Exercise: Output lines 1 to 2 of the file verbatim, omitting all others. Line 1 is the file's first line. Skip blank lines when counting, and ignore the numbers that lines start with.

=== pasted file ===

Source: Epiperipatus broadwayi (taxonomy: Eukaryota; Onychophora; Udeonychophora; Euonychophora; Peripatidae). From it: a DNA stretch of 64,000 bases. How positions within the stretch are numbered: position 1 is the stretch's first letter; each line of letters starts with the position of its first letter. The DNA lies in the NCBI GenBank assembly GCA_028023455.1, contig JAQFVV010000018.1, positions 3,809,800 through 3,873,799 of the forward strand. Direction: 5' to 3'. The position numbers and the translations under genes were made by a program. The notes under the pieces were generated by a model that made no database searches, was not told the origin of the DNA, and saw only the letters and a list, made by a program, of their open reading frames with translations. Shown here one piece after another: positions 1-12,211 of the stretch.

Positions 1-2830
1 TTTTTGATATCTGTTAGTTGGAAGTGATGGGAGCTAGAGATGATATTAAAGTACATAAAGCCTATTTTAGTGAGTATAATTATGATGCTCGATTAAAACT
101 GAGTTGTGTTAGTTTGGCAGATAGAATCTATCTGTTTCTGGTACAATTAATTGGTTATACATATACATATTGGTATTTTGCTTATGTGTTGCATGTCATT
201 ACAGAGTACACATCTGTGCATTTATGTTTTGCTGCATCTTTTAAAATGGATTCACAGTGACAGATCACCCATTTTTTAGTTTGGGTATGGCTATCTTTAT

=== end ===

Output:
Source: Epiperipatus broadwayi (taxonomy: Eukaryota; Onychophora; Udeonychophora; Euonychophora; Peripatidae). From it: a DNA stretch of 64,000 bases. How positions within the stretch are numbered: position 1 is the stretch's first letter; each line of letters starts with the position of its first letter. The DNA lies in the NCBI GenBank assembly GCA_028023455.1, contig JAQFVV010000018.1, positions 3,809,800 through 3,873,799 of the forward strand. Direction: 5' to 3'. The position numbers and the translations under genes were made by a program. The notes under the pieces were generated by a model that made no database searches, was not told the origin of the DNA, and saw only the letters and a list, made by a program, of their open reading frames with translations. Shown here one piece after another: positions 1-12,211 of the stretch.

Positions 1-2830